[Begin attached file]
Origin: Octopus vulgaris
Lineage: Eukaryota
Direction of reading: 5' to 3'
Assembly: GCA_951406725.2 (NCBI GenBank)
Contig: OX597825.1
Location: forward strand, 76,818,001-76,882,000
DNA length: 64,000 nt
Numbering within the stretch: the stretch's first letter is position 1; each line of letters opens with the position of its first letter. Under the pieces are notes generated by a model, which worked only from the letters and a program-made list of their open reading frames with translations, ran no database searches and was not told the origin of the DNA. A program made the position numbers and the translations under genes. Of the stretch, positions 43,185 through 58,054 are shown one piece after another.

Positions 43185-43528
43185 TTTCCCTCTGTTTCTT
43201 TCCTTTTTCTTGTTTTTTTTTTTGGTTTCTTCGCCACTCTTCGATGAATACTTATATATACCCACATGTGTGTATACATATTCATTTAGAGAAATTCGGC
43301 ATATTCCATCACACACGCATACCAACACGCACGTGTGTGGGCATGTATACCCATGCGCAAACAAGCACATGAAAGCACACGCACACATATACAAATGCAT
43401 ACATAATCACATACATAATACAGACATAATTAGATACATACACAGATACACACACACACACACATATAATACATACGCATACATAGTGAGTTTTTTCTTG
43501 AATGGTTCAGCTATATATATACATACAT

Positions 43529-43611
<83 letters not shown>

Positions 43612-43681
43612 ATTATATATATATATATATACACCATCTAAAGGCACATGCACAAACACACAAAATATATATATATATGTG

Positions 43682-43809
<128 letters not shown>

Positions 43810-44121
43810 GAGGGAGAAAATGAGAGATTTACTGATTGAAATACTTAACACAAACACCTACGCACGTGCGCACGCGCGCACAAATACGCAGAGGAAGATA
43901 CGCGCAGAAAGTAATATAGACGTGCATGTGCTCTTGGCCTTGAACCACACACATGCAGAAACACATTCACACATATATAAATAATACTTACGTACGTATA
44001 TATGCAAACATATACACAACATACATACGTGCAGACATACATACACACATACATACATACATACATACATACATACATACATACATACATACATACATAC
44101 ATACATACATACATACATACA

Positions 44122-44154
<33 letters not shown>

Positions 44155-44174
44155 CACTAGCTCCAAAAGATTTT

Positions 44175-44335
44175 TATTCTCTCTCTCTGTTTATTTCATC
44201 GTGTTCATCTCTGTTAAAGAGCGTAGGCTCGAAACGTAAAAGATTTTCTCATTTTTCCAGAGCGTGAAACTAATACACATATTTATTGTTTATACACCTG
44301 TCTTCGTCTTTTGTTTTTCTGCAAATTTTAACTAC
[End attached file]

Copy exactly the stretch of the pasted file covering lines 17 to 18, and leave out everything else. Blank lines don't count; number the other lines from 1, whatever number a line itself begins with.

Positions 43612-43681
43612 ATTATATATATATATATATACACCATCTAAAGGCACATGCACAAACACACAAAATATATATATATATGTG